Harnessing the Hydrologic Disturbance Regime: Sustaining Multiple Benefits in Large River Floodplains in the Pacific NorthwestEPA Grant Number: X3832205
Title: Harnessing the Hydrologic Disturbance Regime: Sustaining Multiple Benefits in Large River Floodplains in the Pacific Northwest
Investigators: Gregory, Stanley V. , Hulse, David , Haggerty, Roy
Institution: Oregon State University , University of Oregon
EPA Project Officer: Packard, Benjamin H
Project Period: May 1, 2005 through April 30, 2008
Project Amount: $287,999
RFA: Collaborative Science & Technology Network for Sustainability (2004) RFA Text | Recipients Lists
Research Category: Pollution Prevention/Sustainable Development , Sustainability
Large river floodplains in the Pacific Northwest are the most ecologically and economically productive lands in the region. Intensive human settlement and use of these lands compels efforts to seek multiple benefits as urban areas continue to grow. Recent riparian research reveals an opportunity to simultaneously derive water temperature reductions, terrestrial and aquatic habitat enhancements, increased recreation and improved non-structural flood storage in large river floodplains. Potential to reduce water temperature is especially compelling due to the convergent mandates of the federal Clean Water Act Total Maximum Daily Load (TMDL) for elevated temperature as a water quality limiting factor and federal Endangered Species Ace concerns for elevated stream temperature effects on listed salmonids and other native riverine species.
A mechanism could be created by which entities that discharge heated effluent into the river from point sources would fund the removal of river revetments and levees, as well as the retirement of lands in the floodplain, to allow the river to spread onto those lands and access additional hyporheic gravels. Revegetation of riparian areas or newly created island could also be undertaken to provide greater shade and an additional cooling effect. In exchange for arranging and paying for these non-point sources of temperature "over control", the point-sources entities could receive credits in a trading scheme that could be used to offset their thermal discharges and allow them to comply with temperature wasteload allocations imposed through the TMDL process and incorporated into National Pollution Discharge Elimination System (NPDES) permit conditions. Cost to these entities to pay for removal of river blockages, retirement of lands adjacent to the river (through fee titles acquisition, conservation easements, or other means), and revegetation activities, could be considerably less than the cost to construct and operate engineered on-site temperature control would have the ancillary benefits of restoring off-channel habitats and creating other conditions favorable to riparian-dependent wildlife while potentially increasing non-structural storage and slowed release of floodwaters, thus reducing downstream risk to flooding.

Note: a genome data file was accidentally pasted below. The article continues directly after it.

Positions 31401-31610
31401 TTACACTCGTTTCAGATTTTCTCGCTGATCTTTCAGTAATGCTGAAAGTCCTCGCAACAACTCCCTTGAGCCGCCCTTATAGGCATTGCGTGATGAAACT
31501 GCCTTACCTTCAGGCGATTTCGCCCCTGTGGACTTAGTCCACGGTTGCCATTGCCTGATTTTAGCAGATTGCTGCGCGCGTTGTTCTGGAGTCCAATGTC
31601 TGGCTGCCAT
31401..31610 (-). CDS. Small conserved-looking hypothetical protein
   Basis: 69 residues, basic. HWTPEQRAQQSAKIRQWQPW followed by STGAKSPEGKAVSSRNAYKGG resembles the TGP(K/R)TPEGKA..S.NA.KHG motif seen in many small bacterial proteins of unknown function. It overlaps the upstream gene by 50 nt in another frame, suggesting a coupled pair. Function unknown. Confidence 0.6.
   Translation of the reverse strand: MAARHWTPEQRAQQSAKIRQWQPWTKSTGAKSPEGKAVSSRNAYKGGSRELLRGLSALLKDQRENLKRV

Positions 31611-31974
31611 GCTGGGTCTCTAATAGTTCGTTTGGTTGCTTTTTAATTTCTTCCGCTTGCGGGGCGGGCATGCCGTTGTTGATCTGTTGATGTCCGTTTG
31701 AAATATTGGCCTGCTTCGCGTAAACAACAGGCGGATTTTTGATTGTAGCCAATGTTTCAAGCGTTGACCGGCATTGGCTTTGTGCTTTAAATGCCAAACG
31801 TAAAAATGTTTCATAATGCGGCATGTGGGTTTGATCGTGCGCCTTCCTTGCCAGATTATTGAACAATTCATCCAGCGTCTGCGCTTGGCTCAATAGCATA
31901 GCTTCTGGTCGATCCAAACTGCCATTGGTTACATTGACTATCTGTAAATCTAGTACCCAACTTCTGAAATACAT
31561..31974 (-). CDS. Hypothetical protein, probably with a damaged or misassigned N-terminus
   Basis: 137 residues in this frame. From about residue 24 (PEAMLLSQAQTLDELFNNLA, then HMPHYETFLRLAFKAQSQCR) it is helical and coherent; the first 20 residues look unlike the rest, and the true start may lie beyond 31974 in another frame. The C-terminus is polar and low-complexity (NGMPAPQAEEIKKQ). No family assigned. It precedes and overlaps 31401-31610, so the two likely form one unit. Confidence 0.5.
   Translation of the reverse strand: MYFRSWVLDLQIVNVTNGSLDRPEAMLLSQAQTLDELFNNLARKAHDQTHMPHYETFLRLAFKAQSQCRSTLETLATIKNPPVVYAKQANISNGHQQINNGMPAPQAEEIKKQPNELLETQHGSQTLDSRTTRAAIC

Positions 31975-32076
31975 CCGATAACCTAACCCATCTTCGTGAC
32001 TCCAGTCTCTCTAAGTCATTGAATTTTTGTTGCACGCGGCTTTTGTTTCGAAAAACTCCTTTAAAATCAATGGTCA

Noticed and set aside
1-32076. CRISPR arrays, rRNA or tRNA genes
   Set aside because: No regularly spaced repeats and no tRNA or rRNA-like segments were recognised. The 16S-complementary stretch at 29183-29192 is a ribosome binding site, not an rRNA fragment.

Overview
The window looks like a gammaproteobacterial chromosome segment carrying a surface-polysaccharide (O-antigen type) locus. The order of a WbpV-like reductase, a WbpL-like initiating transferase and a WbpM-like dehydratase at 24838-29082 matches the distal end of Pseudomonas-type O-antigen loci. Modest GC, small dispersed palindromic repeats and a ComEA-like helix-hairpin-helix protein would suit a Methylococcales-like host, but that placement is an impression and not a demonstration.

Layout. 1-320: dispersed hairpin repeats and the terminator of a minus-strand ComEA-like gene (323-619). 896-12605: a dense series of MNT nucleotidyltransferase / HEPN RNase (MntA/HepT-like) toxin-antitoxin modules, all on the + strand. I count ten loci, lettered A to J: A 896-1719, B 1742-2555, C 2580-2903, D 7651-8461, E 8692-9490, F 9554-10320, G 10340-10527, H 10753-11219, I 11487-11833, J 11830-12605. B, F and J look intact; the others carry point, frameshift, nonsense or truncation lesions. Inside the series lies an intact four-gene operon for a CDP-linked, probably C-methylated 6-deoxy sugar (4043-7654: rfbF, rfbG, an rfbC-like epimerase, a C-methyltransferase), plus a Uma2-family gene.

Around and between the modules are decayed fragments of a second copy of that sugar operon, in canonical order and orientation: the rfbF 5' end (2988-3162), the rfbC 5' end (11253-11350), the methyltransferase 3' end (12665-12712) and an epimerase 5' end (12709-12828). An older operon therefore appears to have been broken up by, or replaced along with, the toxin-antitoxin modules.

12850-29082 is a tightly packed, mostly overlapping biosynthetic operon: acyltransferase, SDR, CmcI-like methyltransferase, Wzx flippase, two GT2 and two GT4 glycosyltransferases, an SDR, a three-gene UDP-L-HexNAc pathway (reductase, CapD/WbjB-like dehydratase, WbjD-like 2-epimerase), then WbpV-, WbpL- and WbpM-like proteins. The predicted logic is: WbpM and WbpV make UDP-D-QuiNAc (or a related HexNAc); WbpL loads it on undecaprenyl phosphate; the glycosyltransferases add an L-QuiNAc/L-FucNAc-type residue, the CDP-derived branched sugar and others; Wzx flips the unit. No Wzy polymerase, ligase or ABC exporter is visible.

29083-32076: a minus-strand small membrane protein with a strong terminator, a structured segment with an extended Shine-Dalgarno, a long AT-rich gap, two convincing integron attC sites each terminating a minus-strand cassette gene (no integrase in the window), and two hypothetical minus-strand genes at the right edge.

This research is an attempt to identify innovative and cost-effective ways to comply with regulations for managing fresh and treated wastewater while maximizing and sustaining the benefits to affected communities. A meeting was organized by the Willamette Restoration Initiative in Salem, Oregon in November 2003 convening approximately fifty of the relevant stakeholder to discuss the possibility of achieving and sustaining multiple riverine benefits with the express aim of thermal modification through increased hyporheic connectivity. The over-arching conclusion of the meeting is that the answers to three questions are required to proceed:
- what scientific evidence is necessary to understand the mechanisms by which the water temperature reductions observed to date occur?
- where are the riverine features that hold the most promise for such temperature reduction effects?
- and what types of regulator and local citizen acceptance are necessary to bring about such change?
The proposed work will build on prior research to bring better empirical data, improved models of hyporheic exchange and tolls for geographic prioritization to an iterative, interactive citizen process of identifying where thermal modification and related benefits could occur given socially plausible measures.
Outcomes will be presented at project-convened regional conferences, national venues, and published on websites and in peer-reviewed journals. Beneficiaries will include key state, regional and national constituency groups concerned with water temperature, riparian habitat and flood damage reduction.